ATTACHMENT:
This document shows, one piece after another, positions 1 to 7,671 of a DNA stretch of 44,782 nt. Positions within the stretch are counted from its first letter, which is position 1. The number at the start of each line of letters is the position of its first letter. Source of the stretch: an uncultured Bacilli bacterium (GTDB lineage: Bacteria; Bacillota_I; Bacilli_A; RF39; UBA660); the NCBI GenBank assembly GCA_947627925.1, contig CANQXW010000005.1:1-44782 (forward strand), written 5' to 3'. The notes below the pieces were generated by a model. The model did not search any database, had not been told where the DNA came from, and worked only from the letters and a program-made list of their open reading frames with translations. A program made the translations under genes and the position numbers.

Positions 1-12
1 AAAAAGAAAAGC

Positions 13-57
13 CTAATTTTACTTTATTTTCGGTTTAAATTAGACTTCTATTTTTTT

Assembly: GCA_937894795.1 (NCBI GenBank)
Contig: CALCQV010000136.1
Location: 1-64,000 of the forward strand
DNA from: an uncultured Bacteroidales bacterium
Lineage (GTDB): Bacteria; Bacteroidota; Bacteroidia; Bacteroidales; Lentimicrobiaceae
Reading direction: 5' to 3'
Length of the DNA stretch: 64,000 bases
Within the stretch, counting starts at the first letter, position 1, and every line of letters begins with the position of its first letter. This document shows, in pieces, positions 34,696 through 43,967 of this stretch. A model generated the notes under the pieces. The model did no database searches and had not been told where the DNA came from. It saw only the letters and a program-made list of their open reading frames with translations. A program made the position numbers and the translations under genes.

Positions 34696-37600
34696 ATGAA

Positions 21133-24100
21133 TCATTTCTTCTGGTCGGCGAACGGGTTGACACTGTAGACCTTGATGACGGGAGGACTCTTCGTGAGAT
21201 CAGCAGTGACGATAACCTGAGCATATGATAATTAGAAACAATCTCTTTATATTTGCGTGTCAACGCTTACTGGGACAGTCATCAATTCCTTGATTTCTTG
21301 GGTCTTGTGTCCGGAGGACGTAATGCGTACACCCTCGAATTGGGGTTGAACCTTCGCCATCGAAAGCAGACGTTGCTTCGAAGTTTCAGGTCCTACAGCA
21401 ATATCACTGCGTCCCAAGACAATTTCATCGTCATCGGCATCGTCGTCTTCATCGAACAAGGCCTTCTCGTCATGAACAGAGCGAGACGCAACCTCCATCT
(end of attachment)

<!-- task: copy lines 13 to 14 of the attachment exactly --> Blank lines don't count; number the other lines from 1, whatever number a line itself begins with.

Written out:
Within the stretch, counting starts at the first letter, position 1, and every line of letters begins with the position of its first letter. This document shows, in pieces, positions 34,696 through 43,967 of this stretch. A model generated the notes under the pieces. The model did no database searches and had not been told where the DNA came from. It saw only the letters and a program-made list of their open reading frames with translations. A program made the position numbers and the translations under genes.

Positions 34696-37600